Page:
According to the BIZ monday (sic) headline, when it comes to saving heritage properties "Talking and wishing not enough." BIZ monday is a weekly insert produced by The London Free Press in London, Ontario.
No one would argue with that sentiment. A lot of talk surrounded Alma College in St. Thomas and scores of people wished to see the elegant, heritage building saved. Today nothing remains of the century plus college. It was destroyed by fire, in a senseless act of vandalism.
Contrasted with the sad loss of Alma College is the ". . . painstaking restoration of London's old Capitol Theatre and the neighbouring Bowles Building on downtown Dundas St. . . "
The picture at the left shows the "painstaking restoration" of the theatre. If you think this compares rather than contrasts with the Alma College destruction, it is understandable. This parking lot is where the actual auditorium of the Capitol Theatre stood before its sale to the gentleman who saved part of the front facade.
When discussing the fate of the Capitol Theatre, article after article in The London Free Press glosses over the fact that the theatre is gone, demolished, destroyed, flattened and trucked away. My guess is that it was a wise business decision to demolish the old movie hall. I know for a fact that at least one reporter who has covered this story believes the destruction of the theatre was for the best.
There was a London group that wanted to save the theatre, making it into a performing arts centre. The reporter assured me that they were only good for talking and wishing. "They would never have gotten the funding." The reporter argued that Farhi was the theatre's best hope.
Now, you might think that Farhi is a rather rich but naive fellow from some of the stuff written in The Free Press. The paper quotes the influential developer as saying: "You never know what's behind the wall." There could be unexpected problems uncovered that will increase costs. All very true but . . .
As an example of the unexpected encountered while working at the Capitol Theatre and Bowles heritage sites, the paper tells us, "His crews had to deal with brick walls three courses thick." So? This is not unexpected.
Old brick walls are thick, as opposed to modern brick veneer walls. The brick is structurally significant in this older type of construction. The single course of brick used today is just a veneer; It is not load bearing. According to Farhi Holdings Corp. (FHC), "Every . . . renovation or space expansion project is managed by a strong team of professionals who are thoroughly knowledgeable in all aspects of construction . . . " The people working at FHC are not surprised when they encounter a variation of traditional brick wall construction.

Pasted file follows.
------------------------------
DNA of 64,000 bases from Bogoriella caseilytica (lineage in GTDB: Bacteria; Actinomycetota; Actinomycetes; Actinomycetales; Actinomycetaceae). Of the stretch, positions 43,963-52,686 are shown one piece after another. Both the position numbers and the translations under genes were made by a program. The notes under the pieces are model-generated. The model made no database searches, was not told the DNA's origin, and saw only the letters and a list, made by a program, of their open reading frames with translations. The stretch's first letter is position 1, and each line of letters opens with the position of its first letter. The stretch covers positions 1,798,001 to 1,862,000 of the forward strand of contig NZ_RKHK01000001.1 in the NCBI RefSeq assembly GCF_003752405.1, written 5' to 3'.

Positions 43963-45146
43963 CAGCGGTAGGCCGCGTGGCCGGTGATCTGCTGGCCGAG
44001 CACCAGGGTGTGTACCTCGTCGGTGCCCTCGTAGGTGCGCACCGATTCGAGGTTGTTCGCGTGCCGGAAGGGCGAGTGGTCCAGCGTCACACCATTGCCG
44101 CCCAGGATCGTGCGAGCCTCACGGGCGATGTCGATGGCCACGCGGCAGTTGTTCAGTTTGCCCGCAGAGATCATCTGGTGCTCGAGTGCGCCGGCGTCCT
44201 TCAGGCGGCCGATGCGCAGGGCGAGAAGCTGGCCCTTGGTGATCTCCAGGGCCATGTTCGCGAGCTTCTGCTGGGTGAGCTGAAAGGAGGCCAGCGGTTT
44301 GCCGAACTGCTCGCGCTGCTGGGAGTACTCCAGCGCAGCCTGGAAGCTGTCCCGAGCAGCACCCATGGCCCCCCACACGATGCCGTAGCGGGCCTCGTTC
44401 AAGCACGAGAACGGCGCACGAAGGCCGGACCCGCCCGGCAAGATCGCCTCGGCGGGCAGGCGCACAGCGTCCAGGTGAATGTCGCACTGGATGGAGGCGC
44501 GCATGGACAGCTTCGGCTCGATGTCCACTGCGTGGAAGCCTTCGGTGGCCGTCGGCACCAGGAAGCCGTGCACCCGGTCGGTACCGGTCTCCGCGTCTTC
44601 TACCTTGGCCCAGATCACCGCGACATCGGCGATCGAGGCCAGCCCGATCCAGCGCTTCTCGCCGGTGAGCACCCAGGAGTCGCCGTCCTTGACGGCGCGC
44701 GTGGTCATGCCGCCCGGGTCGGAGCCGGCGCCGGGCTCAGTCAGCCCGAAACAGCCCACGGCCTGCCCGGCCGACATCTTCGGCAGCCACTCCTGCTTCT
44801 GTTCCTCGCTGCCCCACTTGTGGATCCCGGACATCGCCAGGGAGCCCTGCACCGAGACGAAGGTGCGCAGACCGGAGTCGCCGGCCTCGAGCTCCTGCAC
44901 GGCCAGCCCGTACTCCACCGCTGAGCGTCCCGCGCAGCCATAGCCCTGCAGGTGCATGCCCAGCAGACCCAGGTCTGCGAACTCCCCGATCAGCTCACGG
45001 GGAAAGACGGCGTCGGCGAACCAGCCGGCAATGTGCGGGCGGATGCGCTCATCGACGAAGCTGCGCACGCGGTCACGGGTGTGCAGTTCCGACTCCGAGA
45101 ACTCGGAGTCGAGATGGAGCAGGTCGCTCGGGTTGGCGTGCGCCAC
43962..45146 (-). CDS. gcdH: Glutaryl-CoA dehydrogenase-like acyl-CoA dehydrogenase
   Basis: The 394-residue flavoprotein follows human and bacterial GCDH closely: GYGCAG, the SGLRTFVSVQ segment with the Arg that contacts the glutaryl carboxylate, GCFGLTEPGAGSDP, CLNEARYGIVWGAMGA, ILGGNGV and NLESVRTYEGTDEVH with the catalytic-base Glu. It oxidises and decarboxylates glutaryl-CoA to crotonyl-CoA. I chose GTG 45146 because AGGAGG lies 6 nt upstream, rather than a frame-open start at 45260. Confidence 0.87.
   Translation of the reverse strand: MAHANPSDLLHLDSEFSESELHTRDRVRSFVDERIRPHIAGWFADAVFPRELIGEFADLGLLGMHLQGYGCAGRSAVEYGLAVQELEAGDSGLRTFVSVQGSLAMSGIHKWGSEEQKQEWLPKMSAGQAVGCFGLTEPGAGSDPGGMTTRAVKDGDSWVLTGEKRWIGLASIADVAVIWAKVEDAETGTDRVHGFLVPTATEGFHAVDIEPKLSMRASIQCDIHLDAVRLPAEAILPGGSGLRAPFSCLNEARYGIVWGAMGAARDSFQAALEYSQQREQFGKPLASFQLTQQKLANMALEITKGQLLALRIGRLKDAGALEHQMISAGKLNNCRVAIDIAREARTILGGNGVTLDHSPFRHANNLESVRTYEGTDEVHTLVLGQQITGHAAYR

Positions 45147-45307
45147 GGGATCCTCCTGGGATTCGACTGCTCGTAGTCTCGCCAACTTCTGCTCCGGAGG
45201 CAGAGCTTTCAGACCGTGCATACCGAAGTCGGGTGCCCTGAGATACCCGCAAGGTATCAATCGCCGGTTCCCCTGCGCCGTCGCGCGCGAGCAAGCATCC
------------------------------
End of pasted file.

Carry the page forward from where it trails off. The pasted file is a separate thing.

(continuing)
The paper also tells us, "That handsome facade visible from Dundas St. had to be bolted to the main structure," as if this was a surprise and an added expense encountered by FHC. I find that very doubtful. Shmuel Farhi is said to be a lover of heritage. He and his team would know that terra cotta is attached to the building with anchors, hangers, bolts, clips, rods, and pins. Anchor failure is very common.
The way the paper tells the story, a reader would think that terra cotta is gone: A building material from the last century, no longer in use. Not true. Architects around the world are re-discovering the advantages of terra cotta for a building finish.
"Nobody's making heritage buildings these days. And every year, the number of survivors is whittled down . . . " Farhi says, "Once they're gone (heritage buildings), they're gone forever."
One could argue with this statement and with a little blogging discover a heritage building or two being rebuilt but I think all would agree that the Capitol Theatre auditorium is gone for good, demolished to make way for a parking lot; That theatre auditorium will never rise from the ashes, or asphalt. It was the Capitol, not the Phoenix, Theatre.
Yet the facade of the Bowles Building did comeback from the dead and it was Farhi himself who performed the magic. According to an earlier story in The Free Press, "The Bowles used to have a terra cotta front, but 80 percent of the 400 tiles were damaged. The decision was made to change all of it to stone that was meticulously carved."
Think carefully about this. If a heritage building is nothing more than a facade, and a new one at that, then a heritage streetscape can be reclaimed. Let's be honest: Nothing apparently remains of the Bowles Building. It's gone --- replaced by new stone mimicking old terra cotta.
Approached this way, one realizes there really is hope for the old downtown --- even the old downtown that is gone, dead and buried. Hmmm. Maybe there is even hope for the Capitol Theatre.
With the right attitude, maybe there is even hope for Alma College.
A few years ago my wife and I visited an ancient Eastern European castle, badly damaged by time, neglect, and the Second World War. The castle was being "restored" but I think "resurrected" would be a more accurate word. Where the walls were originally several feet thick, they were being rebuilt as hollow but but with the original look and proportions. These walls would gain their strength from modern steel beams and modern engineering and not brute size.
When the castle restoration is complete the beams will be hidden and no one will be the wiser unless there is an earthquake; Unlike other old buildings in the area, this castle will remain standing as it is now earthquake resistant thanks to a strong, modern, well-engineered heart.